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ON FAITH & MEDIA View Comments

Shutter Island

John P. McCarthy
Source: Catholic News Service

Martin Scorsese's prolix psychological thriller "Shutter Island" (Paramount) takes place in 1954 and follows U.S. Marshal Ted Daniels (Leonardo DiCaprio) and his brand-new partner Chuck Aule (Mark Ruffalo) to a storm-swept island in Boston Harbor, home to a hospital for the criminally insane.

The officers have been assigned to investigate the mysterious disappearance of a patient-cum-prisoner who persists in denying she drowned her three children.

From the outset, Daniels is haunted by visions of his late wife, Dolores (Michelle Williams), who died in a fire in their apartment, as well as by flashbacks to his experience liberating the Dachau concentration camp while he was a soldier during World War II.

Housed in three wards, one of which was a Civil War fort, Ashecliffe Hospital is run by the bemused Dr. Cawley (Ben Kingsley), assisted by the menacingly urbane Dr. Naehring (Max von Sydow) and a large staff of orderlies and other medical personnel. A warden and a full contingent of armed guards oversee the craggy island, an ideal location for a federal prison. No one appears particularly keen to help Daniels and Aule with their investigation.

As violent weather approaches, the institution becomes the venue for much elaborately staged hysterics born of trauma and guilt. The pervasive sense of paranoia Scorsese generates is undercut by a certain turgid quality.

Even more damaging to the movie's entertainment value is the unrelenting use of coarse language, which, together with certain elements vital to the plot, necessitates the O classification. Not only does the language offend and detract from the artistic impact, it is arguably anachronistic.

Adapted from a Dennis Lehane ("Mystic River") novel, "Shutter Island" skirts around topics related to justice and revenge. In particular, it labors to ask how society ought to treat those who have committed heinous acts in various contexts.

Ultimately, the picture amounts to a genre exercise for Scorsese—an opportunity to dabble in a mid-20th-century brand of straitjacket melodrama, replete with hallucinatory sequences and riddled with sinister subtext. It also affords DiCaprio (using a thick Boston accent) and other respectable actors the chance to declaim vulgar dialogue in service of an overblown mystery.

The film contains pervasive rough, crude and crass language; frequent profanity; a number of sexual references and discussions of violent acts; many potentially disturbing images of corpses in a concentration camp setting and in connection with an act of infanticide; a number of fairly graphic episodes of gun violence; and an instance of partially obscured frontal male nudity. The USCCB Office for Film & Broadcasting classification is O—morally offensive. The Motion Picture Association of America rating is R—restricted. Under 17 requires accompanying parent or adult guardian.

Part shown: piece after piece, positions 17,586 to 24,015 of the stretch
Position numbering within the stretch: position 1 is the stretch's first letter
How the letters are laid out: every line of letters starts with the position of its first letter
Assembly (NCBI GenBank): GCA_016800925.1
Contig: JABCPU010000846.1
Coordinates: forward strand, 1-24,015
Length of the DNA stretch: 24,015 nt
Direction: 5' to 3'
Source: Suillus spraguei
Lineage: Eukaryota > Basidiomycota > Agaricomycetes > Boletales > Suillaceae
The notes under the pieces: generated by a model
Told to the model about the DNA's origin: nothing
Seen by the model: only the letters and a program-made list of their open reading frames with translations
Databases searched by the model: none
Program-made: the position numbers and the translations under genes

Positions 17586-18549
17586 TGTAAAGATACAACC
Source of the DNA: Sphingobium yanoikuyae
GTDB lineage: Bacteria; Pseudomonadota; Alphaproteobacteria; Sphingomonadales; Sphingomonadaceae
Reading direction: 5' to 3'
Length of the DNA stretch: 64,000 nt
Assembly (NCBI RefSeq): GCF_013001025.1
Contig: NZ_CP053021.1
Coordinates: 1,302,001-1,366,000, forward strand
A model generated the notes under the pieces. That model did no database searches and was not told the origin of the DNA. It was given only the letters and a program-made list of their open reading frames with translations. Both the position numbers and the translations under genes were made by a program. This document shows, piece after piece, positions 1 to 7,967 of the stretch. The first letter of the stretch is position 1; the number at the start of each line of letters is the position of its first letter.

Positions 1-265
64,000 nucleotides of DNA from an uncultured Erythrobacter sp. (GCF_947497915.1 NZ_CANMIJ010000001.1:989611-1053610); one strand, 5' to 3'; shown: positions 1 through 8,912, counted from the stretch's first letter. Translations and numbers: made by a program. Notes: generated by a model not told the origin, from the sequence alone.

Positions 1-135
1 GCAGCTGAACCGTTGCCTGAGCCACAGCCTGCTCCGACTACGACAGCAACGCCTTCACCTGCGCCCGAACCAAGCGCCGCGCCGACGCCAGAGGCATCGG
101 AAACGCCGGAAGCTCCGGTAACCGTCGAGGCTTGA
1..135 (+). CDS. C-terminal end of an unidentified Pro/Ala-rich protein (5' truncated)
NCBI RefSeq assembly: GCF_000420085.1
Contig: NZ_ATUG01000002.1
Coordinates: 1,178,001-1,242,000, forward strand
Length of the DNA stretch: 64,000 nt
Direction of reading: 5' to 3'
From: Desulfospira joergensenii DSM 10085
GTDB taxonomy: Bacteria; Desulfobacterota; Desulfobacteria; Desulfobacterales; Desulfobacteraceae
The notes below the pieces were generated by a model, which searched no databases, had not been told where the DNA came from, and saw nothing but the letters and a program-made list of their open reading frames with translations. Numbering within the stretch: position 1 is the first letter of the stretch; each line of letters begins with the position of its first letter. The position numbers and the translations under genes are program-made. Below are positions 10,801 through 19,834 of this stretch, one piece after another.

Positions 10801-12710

John P. McCarthy is a guest reviewer for the U.S. Conference of Catholic Bishops' Office for Film & Broadcasting.

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Bernadette Soubirous: Bernadette Soubirous was born in 1844, the first child of an extremely poor miller in the town of Lourdes in southern France. The family was living in the basement of a dilapidated building when on February 11,1858, the Blessed Virgin Mary appeared to Bernadette in a cave above the banks of the Gave River near Lourdes. Bernadette, 14 years old, was known as a virtuous girl though a dull student who had not even made her first Holy Communion. In poor health, she had suffered from asthma from an early age. 
<p>There were 18 appearances in all, the final one occurring on the feast of Our Lady of Mt. Carmel, July 16. Although Bernadette's initial reports provoked skepticism, her daily visions of "the Lady" brought great crowds of the curious. The Lady, Bernadette explained, had instructed her to have a chapel built on the spot of the visions. There the people were to come to wash in and drink of the water of the spring that had welled up from the very spot where Bernadette had been instructed to dig. </p><p>According to Bernadette, the Lady of her visions was a girl of 16 or 17 who wore a white robe with a blue sash. Yellow roses covered her feet, a large rosary was on her right arm. In the vision on March 25 she told Bernadette, "I am the Immaculate Conception." It was only when the words were explained to her that Bernadette came to realize who the Lady was. </p><p>Few visions have ever undergone the scrutiny that these appearances of the Immaculate Virgin were subject to. Lourdes became one of the most popular Marian shrines in the world, attracting millions of visitors. Miracles were reported at the shrine and in the waters of the spring. After thorough investigation Church authorities confirmed the authenticity of the apparitions in 1862. </p><p>During her life Bernadette suffered much. She was hounded by the public as well as by civic officials until at last she was protected in a convent of nuns. Five years later she petitioned to enter the Sisters of Notre Dame. After a period of illness she was able to make the journey from Lourdes and enter the novitiate. But within four months of her arrival she was given the last rites of the Church and allowed to profess her vows. She recovered enough to become infirmarian and then sacristan, but chronic health problems persisted. She died on April 16, 1879, at the age of 35. </p><p>She was canonized in 1933.</p> American Catholic Blog In humility, a woman ultimately forgets 
herself; forgets both her shortcomings and accomplishments equally and 
strives to remain empty of self to make room for Jesus, just as Mary 

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